Reflections on Values
November 4, 2009
As we rethink our strategic plan at Sioux Falls Seminary, I find it a good time to reflect on my personal values. In our recent workshop I heard one faculty member say if our strong statement on valuing the Word of God and its authority did not reside at our core, he would have a difficult time teaching here. That's how important a value should be.
What core values do I have that everyone should know about me? What values do I have that make me stay at the seminary or in ministry or wherever?
My reflections on this topic demonstrate how much I put things in common parlance, down-to-earth language that might not say "value" to someone, but indeed I think they are.
I catch myself saying, Let's agree to disagree. Underlying this statement is a value that believes we need to have larger perspectives or the big picture view to accomplish great things with the Lord. To some people I could be viewed as wishy-washy, weak in things that count. Persons are more valuable than associating with only people who agree with me. I value each person enough to not make a difference in views or doctrine or lifestyles the decisive factor for relationship. Perhaps my beliefs, which I hold strongly and without reservation, can be viewed on two tiers, one which others must agree to for me to understand that they are on the same journey with the same God, and the other where we may differ but should not find a way forward to unity and growth of the Kingdom.
Thus, I get along with lots of different kinds of people with wide ranges of viewpoints. Of course, if a rub comes it often is because I do not receive the same attitude back from another person, sometimes on both extremes of the conservative and liberal spectrum. In other words, I am accepting of them but I'm supposed to change my views to agree with theirs.
That is because I also make statements like the following: hold tenaciously to what you believe at the core, but do so with grace and kindness. To me attitude is so important. God's grace was and is so kind to me and I'm pretty sure I don't have everything figured out correctly. God does. I am doing my best to understand life and all, and I am trying, with the knowledge that I am only fractionally right, to demonstrate grace like God. It seems fitting and logical.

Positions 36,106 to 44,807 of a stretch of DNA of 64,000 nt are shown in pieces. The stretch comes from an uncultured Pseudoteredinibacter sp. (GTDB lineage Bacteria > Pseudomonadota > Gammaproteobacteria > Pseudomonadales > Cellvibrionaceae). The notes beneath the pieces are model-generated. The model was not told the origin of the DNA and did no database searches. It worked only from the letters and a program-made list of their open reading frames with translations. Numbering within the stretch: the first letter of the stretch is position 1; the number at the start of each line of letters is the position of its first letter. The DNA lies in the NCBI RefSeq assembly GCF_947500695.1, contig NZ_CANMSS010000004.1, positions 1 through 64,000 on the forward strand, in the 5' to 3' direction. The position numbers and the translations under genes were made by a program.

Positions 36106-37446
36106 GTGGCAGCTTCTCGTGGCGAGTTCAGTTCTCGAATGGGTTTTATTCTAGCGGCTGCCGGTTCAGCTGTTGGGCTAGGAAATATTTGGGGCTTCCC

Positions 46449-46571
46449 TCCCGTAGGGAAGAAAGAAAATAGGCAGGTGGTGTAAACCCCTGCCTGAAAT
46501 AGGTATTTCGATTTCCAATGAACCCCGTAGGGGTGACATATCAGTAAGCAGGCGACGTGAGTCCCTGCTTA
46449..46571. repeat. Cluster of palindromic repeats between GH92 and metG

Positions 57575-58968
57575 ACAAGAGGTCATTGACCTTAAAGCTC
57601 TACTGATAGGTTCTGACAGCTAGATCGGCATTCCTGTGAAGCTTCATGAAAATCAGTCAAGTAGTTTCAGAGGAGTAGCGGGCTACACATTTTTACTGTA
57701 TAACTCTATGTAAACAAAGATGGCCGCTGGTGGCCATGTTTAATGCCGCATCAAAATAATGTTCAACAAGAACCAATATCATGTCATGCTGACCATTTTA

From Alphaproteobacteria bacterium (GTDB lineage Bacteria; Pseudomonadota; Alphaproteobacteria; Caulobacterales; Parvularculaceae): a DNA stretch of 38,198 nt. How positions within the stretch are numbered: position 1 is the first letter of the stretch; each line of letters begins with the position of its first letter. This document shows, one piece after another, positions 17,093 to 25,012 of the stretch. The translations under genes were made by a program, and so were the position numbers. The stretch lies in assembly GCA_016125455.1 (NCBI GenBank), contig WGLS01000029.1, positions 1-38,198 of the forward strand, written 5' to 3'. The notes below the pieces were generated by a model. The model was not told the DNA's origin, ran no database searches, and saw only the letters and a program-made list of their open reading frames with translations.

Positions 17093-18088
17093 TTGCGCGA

I value the Word of God. When conversations focus on leaving a legacy, I say I hope people remember me as a man of the Word. Yes, he loved the Bible, knew it well, and attempted to live what is taught in it. And he loved relationship with the living Word. The written Word led to a deep and profound relationship with the living Word. As a value I raise up God's Word and its authority in my life. Since it is personal and relational, then I interact with people under the same principles. God came towards me in the written and in the flesh, so I try to go towards others rather than staying in my comfort zone. As a person I want people to like me. Relationship is important to me because my relationship with God sets the bar.
I know I value the Word because my excitement about studying it, obeying it, and teaching it never wanes. In fact, sometimes I embarrass myself about how excited I get when explaining some biblical passage to someone.
I value family. In a sense, this value grows out of relationship too. At times I find myself including people in my family who are not technically my family. They become so. It just happens and I'm not always sure why.
It is important to reveal my values. It says a lot about me. But mine may not be yours. Since relationship is so important, I find it difficult to explain why I need alone time. My wife, Barbie, balances her life with maybe an 80/20 split between with people and alone (it used to be 90/10). I require 50/50 for balance. If I am with people too much, I quickly tire, feel emotionally drained, may get grumpy. I can resist getting swept away by public time for a long time, but eventually I need to find some quiet retreat. Golf after work sometimes fills that need. Reading, watercoloring, TV viewing, walking, writing, praying ? all these may help meet the need. I guess alone time is also a value for me. Without it I cannot experience good relationships.
I value mission. My mission has been focused in working with Jesus in the vineyard, growing the Kingdom of God, his reign on earth and in heaven. Personal evangelism and individual salvation served my early years. They remain high on my missional understanding, but I have grown stronger the last twenty years on building the Kingdom of God, seeing God's reign reach into every area of life and culture. I have moved from being almost all individualistic in focus to a combination of individual journey and the community of faith journey. Even though we discussed the Kingdom, we used to do it in a very personal and individual sense. I now see better the larger community that is growing and transforming our world. And I would call that matching my mission with God's mission. Jesus came preaching the Kingdom, we read.
Time reflecting on personal values certainly helps me know myself. Perhaps it may help you see yourself better, too. Thanks for listening.